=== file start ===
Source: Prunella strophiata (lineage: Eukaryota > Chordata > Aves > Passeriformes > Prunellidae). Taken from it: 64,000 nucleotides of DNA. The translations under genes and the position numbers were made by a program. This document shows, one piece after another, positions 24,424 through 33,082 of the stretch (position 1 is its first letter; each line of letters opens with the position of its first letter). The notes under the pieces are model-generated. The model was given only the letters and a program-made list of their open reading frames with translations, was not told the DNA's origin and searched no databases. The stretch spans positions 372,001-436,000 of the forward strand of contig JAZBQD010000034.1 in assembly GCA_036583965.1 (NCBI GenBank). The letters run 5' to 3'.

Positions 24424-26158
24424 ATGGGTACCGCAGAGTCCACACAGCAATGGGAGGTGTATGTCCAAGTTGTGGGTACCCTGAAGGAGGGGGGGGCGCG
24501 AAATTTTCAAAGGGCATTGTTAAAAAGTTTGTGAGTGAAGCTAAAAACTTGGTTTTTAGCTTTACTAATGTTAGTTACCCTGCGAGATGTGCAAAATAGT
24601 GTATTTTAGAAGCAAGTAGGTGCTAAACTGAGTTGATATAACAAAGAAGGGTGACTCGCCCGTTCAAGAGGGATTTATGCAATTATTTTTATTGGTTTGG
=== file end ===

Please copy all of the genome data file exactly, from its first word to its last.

Source: Prunella strophiata (lineage: Eukaryota > Chordata > Aves > Passeriformes > Prunellidae). Taken from it: 64,000 nucleotides of DNA. The translations under genes and the position numbers were made by a program. This document shows, one piece after another, positions 24,424 through 33,082 of the stretch (position 1 is its first letter; each line of letters opens with the position of its first letter). The notes under the pieces are model-generated. The model was given only the letters and a program-made list of their open reading frames with translations, was not told the DNA's origin and searched no databases. The stretch spans positions 372,001-436,000 of the forward strand of contig JAZBQD010000034.1 in assembly GCA_036583965.1 (NCBI GenBank). The letters run 5' to 3'.

Positions 24424-26158
24424 ATGGGTACCGCAGAGTCCACACAGCAATGGGAGGTGTATGTCCAAGTTGTGGGTACCCTGAAGGAGGGGGGGGCGCG
24501 AAATTTTCAAAGGGCATTGTTAAAAAGTTTGTGAGTGAAGCTAAAAACTTGGTTTTTAGCTTTACTAATGTTAGTTACCCTGCGAGATGTGCAAAATAGT
24601 GTATTTTAGAAGCAAGTAGGTGCTAAACTGAGTTGATATAACAAAGAAGGGTGACTCGCCCGTTCAAGAGGGATTTATGCAATTATTTTTATTGGTTTGG